The tech world is gradually turning into a homogenised soup, but hopefully in a good way. Any device will, more or less, eventually be able to run any application or service, and it's down to you as to which form factor, which hardware you choose to use or carry around. In this case, I'm looking at two videos demonstrating 'Android on Microsoft', as I've termed it. We already have the Microsoft 'Your Phone' system, linking an Android smartphone (ideally from Samsung) to Windows, we already have Microsoft apps and services on both iOS and Android - the videos below show the new Surface Duo 2, with a two-pane Android experience with Microsoft front and centre, and a first look at Android applications running on Windows 10 Desktop, on your laptop or ultra-mobile.
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Cortana, Microsoft's voice assistant, was always a latecomer to the party, following Siri and whatever Google were calling their voice tech at the time, but it was right up there in terms of functionality in 2015. However, with the withdrawal from 'mobile' and with the ending of support for Windows 10 Mobile in January 2020, what Cortana can actually do has gone downhill, with many people, including me, concluding that the assistant was dead and useless. That's not... quite... true, since there are numerous voice queries that still produce sensible results. With quite a few caveats, as you might expect!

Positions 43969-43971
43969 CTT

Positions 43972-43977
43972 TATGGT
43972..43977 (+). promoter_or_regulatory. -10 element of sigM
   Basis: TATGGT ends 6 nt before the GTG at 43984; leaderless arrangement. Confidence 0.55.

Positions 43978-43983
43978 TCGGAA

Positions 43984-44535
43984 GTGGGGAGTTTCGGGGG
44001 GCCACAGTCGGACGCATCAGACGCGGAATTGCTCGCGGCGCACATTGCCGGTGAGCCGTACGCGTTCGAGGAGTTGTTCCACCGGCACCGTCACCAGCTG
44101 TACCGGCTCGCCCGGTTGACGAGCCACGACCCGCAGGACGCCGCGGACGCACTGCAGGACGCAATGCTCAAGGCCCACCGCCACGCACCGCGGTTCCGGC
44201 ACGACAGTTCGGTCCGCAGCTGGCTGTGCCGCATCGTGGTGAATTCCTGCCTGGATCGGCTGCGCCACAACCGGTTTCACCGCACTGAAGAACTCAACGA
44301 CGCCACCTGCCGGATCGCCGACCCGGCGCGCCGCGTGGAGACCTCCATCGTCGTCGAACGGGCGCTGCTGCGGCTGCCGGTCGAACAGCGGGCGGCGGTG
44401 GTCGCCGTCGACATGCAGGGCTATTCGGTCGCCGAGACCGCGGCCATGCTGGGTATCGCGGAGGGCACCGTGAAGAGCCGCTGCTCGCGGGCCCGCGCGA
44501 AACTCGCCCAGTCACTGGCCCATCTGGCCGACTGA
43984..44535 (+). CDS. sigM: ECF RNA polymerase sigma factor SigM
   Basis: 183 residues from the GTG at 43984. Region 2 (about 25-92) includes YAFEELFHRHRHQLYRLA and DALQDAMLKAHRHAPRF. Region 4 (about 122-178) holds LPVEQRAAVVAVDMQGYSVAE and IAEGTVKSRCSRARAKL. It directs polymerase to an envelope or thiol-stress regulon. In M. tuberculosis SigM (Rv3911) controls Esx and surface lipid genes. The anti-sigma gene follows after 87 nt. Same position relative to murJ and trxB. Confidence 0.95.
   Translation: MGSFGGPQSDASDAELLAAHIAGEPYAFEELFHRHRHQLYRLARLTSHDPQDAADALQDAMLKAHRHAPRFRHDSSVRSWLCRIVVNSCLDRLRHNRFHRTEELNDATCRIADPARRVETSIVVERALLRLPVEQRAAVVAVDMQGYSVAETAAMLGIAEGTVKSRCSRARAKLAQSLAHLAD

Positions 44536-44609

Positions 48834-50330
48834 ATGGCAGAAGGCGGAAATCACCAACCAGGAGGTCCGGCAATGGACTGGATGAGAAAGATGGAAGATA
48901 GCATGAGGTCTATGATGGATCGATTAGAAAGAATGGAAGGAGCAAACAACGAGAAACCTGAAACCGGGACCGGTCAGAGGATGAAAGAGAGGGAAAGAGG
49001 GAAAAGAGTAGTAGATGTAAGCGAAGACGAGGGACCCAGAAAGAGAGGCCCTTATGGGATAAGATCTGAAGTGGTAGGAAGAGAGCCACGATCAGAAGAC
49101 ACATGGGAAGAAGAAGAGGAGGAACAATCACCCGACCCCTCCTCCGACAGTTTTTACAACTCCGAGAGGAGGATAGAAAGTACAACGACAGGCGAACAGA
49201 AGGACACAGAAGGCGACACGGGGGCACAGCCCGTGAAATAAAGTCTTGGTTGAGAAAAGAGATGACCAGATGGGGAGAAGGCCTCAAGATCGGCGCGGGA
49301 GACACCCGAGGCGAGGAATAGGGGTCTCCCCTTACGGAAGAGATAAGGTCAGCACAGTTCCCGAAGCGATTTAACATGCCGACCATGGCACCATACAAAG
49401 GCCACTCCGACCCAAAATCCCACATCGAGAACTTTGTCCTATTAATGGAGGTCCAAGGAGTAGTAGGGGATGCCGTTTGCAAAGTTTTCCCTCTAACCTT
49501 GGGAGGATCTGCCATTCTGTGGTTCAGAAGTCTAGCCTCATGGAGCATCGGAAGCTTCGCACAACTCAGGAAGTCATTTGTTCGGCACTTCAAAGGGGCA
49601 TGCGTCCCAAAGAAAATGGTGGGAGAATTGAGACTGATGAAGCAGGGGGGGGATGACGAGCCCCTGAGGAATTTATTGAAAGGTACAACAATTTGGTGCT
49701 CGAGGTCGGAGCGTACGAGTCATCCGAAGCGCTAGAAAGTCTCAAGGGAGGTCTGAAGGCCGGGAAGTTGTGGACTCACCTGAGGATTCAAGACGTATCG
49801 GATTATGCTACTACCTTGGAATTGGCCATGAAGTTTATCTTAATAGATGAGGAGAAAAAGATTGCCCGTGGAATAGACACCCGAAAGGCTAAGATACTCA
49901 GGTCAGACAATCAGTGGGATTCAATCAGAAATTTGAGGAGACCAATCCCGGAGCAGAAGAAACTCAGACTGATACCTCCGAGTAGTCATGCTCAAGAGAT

I know, I know, the Lumia range is fading into memory now - but fans of the way the likes of the Lumia 950 could be disassembled in seconds to replace the battery, then a batch of Torx screws and everything else came out, will love the new Fairphone 4, due in for review this week. In fact, there are even less screws involved than on the Lumia, the screws are standard cross-heads, spare parts are more obviously available, AND the assembled phone is bang up to date Android, competitive in terms of components, and has guaranteed updates for many years to come. And, like the Lumias, there's no need to use a case - ever. This, ladies and gents, is where someone clinging onto a Lumia should perhaps look. Below, I compare the devices, spec for spec.
Hugh Jeffreys is an Australian YouTuber and he's been doing some partial dismantling and component swapping in recent years, specifically to challenge the 'Right to repair' on Apple's iPhones. In the video embedded below, he explores the latest iPhone 13 range and discovers that Apple is digitally pairing even more components than in last year's phones. But is this actually a problem? Although I applaud the right to repair in general, the sheer complexity and quality of some modern products perhaps move them into different repair territory...
One of my favourite things a smartphone can do is help me go to sleep when my mind is whirling. Now, this isn't a new concept in smartphones, since there are third party applications for both Windows 10 Mobile and Android that play, for example, the sound of rainfall, the ocean, a bubbling stream, and so on. The idea is to mask out other sounds that might distract you from sleep and it works really, really well. Bringing me to this simple 'how to', highlighting that Apple has (quietly) added basic 'background sounds' into its latest iOS 15 - for free, and for everyone.